Ginger Baker, who helped redefine the role of the drums in rock and became a superstar in the process, died today Sunday, October 6th, 2019 in a hospital in southeastern England. He was 80 years old.
The volatile and propulsive British musician wielded his blues power and jazz technique to help break open popular music and become one of the world’s most admired and feared musicians. Mr. Baker drew worldwide attention for his approach to the drums, as sophisticated as it was forceful, when he teamed with the guitarist Eric Clapton and the bassist Jack Bruce in the hugely successful British band Cream in 1966. Baker brought a new level of artistry to his instrument, and he was the first rock drummer to be prominently featured as a soloist and to become a star in his own right. Eric Clapton praised him as “a fully formed musician” whose “musical capabilities are the full spectrum.”
After previously announcing that he was critically ill and asking fans to “please keep him in your prayers,” his family said Ginger “passed away peacefully”.”He was in no pain and had recently been able to see and speak to his children, close family and special friends,” his daughter Nettie Baker told CNN in a statement.
Baker had experienced a number of health issues in recent years. In 2016, he underwent open heart surgery, which forced him to cancel a run of tour dates. During recovery, a fall also left him with swollen legs and feet. In 2013, he was diagnosed with chronic obstructive pulmonary disease, and he is also said to be suffering from chronic back pain as a result of degenerative osteoarthritis.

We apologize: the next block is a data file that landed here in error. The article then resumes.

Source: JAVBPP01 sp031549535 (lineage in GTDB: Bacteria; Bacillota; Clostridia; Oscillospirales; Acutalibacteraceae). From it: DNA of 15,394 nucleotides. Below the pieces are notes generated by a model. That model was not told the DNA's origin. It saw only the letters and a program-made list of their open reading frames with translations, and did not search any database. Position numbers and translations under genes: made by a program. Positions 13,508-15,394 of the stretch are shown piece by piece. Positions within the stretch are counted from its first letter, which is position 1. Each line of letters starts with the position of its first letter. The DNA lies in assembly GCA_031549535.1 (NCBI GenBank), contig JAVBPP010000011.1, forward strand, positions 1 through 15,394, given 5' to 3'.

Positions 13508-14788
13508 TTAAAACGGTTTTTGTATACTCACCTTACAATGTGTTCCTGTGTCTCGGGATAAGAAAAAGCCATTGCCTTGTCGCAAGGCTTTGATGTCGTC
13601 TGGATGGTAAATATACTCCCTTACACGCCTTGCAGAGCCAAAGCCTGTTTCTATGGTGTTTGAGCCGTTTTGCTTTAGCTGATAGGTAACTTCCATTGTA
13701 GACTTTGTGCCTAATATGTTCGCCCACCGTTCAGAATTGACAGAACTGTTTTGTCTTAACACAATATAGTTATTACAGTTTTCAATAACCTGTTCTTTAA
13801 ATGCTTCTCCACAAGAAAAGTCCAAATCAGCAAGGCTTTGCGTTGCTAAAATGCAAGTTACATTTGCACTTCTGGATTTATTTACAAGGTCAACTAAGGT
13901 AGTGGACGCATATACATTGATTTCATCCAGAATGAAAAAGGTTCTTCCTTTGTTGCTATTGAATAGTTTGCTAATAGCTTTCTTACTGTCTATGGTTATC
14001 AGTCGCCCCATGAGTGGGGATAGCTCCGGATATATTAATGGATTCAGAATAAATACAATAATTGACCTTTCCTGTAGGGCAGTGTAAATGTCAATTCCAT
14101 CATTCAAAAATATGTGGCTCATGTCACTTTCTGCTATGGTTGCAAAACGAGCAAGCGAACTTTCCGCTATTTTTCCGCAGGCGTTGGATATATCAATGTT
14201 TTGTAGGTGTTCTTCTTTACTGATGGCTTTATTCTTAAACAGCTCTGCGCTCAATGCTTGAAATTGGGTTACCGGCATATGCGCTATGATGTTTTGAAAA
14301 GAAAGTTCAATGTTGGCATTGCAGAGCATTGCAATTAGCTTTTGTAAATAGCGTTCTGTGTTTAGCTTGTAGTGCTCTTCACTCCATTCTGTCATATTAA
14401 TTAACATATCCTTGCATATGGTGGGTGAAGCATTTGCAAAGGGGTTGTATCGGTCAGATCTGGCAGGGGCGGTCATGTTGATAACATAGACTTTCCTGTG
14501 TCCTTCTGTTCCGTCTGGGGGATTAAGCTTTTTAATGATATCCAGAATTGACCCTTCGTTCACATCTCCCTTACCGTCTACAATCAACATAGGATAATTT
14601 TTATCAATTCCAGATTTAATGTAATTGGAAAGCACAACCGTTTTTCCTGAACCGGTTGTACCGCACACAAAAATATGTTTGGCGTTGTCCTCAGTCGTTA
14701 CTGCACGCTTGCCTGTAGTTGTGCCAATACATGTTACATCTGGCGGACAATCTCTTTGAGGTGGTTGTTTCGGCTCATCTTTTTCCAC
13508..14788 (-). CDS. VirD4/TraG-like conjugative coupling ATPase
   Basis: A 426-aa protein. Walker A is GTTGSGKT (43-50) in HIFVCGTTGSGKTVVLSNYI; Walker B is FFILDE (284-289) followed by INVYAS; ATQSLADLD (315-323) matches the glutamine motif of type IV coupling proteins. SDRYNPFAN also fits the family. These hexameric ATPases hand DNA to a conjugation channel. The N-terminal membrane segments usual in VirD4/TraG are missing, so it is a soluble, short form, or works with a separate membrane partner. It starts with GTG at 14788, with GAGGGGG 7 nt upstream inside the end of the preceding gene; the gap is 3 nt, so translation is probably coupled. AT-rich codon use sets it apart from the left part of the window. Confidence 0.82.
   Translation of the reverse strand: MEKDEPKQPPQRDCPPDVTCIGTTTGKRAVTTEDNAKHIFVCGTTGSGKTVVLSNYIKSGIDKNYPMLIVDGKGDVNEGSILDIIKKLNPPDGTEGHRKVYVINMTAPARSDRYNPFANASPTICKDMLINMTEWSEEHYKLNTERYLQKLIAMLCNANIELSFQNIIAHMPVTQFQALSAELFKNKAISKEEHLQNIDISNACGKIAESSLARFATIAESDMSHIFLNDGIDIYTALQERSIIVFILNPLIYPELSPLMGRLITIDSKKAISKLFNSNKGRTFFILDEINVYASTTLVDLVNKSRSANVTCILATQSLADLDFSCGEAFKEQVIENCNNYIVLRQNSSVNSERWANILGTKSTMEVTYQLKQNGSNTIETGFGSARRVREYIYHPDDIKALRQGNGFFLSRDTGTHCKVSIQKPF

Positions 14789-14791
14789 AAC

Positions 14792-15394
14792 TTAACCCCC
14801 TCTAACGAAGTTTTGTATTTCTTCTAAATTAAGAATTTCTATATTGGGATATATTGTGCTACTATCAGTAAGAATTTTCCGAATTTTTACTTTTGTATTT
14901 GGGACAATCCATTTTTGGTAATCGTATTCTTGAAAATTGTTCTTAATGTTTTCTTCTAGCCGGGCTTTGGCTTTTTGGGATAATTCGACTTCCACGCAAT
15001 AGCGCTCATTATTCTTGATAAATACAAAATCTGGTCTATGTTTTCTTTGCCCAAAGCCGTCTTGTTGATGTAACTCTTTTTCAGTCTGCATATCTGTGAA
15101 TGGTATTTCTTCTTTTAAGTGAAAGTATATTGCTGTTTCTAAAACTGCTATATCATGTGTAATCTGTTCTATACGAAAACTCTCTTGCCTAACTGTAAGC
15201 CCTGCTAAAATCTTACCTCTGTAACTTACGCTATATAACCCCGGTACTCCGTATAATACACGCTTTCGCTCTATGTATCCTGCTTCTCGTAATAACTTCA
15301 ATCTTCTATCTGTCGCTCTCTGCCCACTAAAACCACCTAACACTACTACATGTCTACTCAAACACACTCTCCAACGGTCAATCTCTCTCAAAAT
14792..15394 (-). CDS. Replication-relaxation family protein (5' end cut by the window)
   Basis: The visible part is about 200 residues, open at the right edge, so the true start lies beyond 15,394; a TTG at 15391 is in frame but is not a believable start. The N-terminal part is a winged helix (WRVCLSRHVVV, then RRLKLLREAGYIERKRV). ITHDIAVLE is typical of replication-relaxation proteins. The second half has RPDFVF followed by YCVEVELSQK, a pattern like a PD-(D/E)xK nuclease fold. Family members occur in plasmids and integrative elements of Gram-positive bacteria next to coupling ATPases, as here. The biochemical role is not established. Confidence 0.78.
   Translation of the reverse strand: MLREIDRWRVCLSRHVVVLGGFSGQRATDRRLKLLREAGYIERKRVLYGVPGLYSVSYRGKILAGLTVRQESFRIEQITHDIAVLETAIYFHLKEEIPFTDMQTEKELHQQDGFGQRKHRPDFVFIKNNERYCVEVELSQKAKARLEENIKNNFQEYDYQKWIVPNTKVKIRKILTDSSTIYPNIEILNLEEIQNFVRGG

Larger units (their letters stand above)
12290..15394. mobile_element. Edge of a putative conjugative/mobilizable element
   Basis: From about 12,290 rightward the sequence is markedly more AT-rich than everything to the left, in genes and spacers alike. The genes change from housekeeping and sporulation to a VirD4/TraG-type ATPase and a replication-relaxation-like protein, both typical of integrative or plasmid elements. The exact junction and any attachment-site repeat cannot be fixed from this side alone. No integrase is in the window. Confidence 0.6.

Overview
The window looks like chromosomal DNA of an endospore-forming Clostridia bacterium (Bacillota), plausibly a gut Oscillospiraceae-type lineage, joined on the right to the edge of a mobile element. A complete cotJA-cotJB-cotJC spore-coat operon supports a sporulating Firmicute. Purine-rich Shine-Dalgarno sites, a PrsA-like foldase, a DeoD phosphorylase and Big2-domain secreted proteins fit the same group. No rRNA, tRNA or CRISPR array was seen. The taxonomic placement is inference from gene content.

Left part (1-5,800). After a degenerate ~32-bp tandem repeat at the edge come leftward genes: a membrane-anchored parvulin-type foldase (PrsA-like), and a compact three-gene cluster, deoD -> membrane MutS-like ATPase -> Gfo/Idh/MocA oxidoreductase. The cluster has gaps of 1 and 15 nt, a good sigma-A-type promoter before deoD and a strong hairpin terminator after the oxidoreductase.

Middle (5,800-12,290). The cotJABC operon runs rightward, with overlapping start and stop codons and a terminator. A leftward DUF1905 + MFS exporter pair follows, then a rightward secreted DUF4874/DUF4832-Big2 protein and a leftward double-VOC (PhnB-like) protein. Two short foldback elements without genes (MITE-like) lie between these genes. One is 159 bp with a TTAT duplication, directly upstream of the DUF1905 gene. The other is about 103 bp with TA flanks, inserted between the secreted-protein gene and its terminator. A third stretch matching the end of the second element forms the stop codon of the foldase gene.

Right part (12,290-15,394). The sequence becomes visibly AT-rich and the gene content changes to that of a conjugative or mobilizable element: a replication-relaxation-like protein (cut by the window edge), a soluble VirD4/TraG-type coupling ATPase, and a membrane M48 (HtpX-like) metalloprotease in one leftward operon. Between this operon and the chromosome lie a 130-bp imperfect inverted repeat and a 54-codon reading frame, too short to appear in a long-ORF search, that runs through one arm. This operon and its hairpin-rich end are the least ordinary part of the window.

While Rolling Stone magazine once ranked him the third-greatest rock drummer of all time, behind Keith Moon and John Bonham, Baker had contempt for Moon and others he dismissed as “bashers” without style or background. Baker and his many admirers saw him as a rounded, sophisticated musician — an arranger, composer and student of the craft, absorbing sounds from around the world. He had been playing jazz since he was a teenager and spent years in Africa in the 1970s, forming a close friendship with the Nigerian musician-activist Fela Kuti.
When interviewed in 2013 on the BBC Television program “Newsnight,” and asked how he would like to be remembered, he paused for a moment and then gave a one-word answer: “Drummer.”
And that’s exactly how the world will remember him. RIP Ginger.